Streetcar Audit: Up to $80M to cancel, $105 to complete

CINCINNATI, OH (FOX19) - A newly released audit says it could cost up to $80.1 million to cancel the streetcar project and up to $105.7 million to complete it.

The city hired independent consulting firm KPMG to compare the cost of completing the current phase of the project vs. canceling it.

KPMG says it could be between $50.3 million to $80.1 million to cancel the streetcar.

To finish construction on the current phase, it could be between $104.6 million to $105.7 million. The city has already spent $33.9 million on the project. KPMG says it will cost an additional $68.9 million to finish plus $1.6 million to $2.5 million in delay costs.

The audit, which was released Wednesday morning, also evaluated operating and maintaining costs for the next 30 years.

According to KPMG, the estimated net cost to operate the streetcar would be $1.88 million to $2.44 million annually, after considering various revenue sources such as fares and advertising.

This is a total of $56.4 million to $73.2 million for the next 30 years.

More than 100 people signed up to speak to council for an allotted two minutes each on Wednesday, all expressing their feelings one last time for the city's paused streetcar project.

"This is nothing but an amusement park ride," said one woman.

"Give us something we can live for," one supporter said.

For about four hours, arguments just like that, back-and-forth, for and against the streetcar could be heard in city council chambers.

"The neighborhoods are really in terrible shape. We need something done out there, not a funny little car to ride down," said Jim Kiefer who lives in West Price Hill.

But, that "funny little car" is an income for some of the speakers who showed up to address council on Wednesday.  Many of them were ironworkers who worked on the streetcar until construction was halted.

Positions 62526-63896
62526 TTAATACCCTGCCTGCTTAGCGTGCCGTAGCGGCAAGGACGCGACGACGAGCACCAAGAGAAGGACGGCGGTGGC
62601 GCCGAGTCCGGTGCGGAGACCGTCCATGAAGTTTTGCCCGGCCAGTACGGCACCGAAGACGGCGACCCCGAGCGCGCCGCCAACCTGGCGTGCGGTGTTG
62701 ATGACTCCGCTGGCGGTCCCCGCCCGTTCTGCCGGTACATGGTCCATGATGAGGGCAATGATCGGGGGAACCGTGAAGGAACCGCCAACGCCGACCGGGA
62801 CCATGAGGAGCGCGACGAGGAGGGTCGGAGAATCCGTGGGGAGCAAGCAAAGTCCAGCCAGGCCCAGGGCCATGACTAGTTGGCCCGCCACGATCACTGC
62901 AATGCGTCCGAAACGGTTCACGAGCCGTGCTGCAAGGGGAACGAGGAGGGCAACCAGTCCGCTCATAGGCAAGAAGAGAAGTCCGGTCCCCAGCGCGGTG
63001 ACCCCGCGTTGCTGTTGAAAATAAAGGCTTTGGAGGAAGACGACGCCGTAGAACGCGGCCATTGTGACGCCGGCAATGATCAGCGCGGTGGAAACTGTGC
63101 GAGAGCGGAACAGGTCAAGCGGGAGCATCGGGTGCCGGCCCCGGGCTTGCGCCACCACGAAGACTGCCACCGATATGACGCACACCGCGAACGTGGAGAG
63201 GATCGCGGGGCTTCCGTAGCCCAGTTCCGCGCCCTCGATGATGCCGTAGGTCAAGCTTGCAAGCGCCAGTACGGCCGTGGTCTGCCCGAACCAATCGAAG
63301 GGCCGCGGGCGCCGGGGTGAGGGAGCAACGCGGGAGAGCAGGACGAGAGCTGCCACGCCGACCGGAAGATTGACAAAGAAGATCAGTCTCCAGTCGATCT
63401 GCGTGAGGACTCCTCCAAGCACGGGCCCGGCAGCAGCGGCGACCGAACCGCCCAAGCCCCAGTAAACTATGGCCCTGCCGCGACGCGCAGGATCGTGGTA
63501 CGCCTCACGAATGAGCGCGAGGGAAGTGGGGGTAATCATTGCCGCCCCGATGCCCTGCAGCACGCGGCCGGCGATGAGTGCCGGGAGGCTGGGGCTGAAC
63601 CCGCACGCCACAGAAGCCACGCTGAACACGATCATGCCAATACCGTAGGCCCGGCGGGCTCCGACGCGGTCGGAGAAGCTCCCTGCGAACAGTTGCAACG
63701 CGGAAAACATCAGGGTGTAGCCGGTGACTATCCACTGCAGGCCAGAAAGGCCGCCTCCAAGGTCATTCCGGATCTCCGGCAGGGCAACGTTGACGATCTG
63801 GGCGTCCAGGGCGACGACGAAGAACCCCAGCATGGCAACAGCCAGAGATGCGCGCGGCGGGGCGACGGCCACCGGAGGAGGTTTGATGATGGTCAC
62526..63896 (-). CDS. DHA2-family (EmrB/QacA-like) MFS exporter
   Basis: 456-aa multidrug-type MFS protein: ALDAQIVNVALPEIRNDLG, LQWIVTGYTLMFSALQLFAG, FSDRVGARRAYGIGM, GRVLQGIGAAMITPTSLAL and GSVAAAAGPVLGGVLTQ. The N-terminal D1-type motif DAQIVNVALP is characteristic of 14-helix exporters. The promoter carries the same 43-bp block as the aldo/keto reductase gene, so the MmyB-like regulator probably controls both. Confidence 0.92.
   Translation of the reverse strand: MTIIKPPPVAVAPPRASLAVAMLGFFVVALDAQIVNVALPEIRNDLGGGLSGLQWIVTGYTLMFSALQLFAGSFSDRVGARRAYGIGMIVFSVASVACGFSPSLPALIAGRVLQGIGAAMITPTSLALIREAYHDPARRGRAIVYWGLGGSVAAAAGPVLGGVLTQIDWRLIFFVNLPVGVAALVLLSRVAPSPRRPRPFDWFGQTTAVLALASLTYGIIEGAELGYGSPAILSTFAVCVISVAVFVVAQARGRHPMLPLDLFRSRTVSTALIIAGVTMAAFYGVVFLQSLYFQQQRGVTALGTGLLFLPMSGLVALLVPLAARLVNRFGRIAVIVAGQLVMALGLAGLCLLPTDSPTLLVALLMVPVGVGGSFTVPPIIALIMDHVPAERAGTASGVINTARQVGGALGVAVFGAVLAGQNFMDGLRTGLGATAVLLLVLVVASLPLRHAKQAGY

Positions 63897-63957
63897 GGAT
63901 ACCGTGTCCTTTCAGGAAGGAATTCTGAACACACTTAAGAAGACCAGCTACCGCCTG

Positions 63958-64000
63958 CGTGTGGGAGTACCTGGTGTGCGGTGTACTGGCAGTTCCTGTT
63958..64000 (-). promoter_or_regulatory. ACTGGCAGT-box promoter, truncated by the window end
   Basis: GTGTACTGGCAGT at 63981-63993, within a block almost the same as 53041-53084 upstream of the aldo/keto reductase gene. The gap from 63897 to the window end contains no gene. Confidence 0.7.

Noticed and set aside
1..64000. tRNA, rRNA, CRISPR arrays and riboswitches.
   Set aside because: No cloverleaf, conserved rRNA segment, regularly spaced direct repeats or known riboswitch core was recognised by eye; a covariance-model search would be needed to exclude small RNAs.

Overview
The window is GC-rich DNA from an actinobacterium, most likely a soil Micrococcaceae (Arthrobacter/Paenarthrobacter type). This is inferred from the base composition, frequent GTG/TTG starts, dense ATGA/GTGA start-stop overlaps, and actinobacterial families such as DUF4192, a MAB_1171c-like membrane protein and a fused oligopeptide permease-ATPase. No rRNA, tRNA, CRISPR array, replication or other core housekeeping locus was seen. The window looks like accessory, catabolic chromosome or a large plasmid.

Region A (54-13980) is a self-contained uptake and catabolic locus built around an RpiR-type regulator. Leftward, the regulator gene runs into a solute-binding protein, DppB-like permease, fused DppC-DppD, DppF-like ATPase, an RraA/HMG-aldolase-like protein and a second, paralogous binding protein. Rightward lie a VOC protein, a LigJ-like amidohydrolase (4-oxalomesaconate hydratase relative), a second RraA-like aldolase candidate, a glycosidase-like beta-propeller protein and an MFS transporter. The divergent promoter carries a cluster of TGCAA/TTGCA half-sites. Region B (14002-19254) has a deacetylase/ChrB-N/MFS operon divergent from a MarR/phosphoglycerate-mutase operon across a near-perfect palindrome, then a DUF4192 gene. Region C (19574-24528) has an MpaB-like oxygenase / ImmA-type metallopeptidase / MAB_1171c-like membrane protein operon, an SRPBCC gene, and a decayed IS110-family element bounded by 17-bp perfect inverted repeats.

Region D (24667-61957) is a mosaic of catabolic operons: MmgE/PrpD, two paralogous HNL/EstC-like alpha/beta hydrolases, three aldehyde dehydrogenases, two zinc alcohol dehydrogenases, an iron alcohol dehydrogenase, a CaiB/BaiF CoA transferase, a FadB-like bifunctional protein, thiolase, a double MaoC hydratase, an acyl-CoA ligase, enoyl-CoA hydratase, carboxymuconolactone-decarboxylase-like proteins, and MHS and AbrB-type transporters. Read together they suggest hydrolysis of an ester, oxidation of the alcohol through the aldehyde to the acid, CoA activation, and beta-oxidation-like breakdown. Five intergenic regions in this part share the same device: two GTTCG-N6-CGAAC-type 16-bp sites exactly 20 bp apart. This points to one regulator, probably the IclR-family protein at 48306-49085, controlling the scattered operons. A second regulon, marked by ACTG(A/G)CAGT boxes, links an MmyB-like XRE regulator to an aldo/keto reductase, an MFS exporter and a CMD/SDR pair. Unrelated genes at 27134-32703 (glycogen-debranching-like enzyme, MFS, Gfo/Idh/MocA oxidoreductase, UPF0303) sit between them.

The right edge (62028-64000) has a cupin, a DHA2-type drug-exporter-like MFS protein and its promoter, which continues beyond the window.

"I don't know what to do or what to say about it but I wish you would start the streetcar back so I can go back to work," said Scott Heard, one of those workers.

"You guys come to work, you have a job. We don't have a job. We're begging you to please give us our jobs back," said Willie Carter, another worker on the streetcar project.

But, on the heels of Wednesday's cost analysis audit results and its numbers to cancel versus complete, it doesn't add up for some project opponents.

"I'm not convinced this is a project that we can afford. I'm not convinced that it's a project that represents a good use of federal and local dollars," said Kelley Cowdrey, one of those opponents.

A deadline set for Thursday puts those federal dollars at risk. The youngest speaker to show up Wednesday pleaded with council not to let that happen.

"Tomorrow, I ask you to vote for my future. Please vote yes for the streetcar," said Sophie Hammons, a fourth grader at Fairview-Clifton German Language School.

The project's future is up for a vote on Thursday at 2 p.m. after the Streetcar Committee holds a special meeting in the morning. Mayor John Cranley does have veto power on that vote, but council members can override it if they have six votes at a future meeting.

Unless there is a decision by 11:59 p.m. Thursday, $45 million in funding from the Federal Transit Administration (FTA) will be lost for the streetcar.

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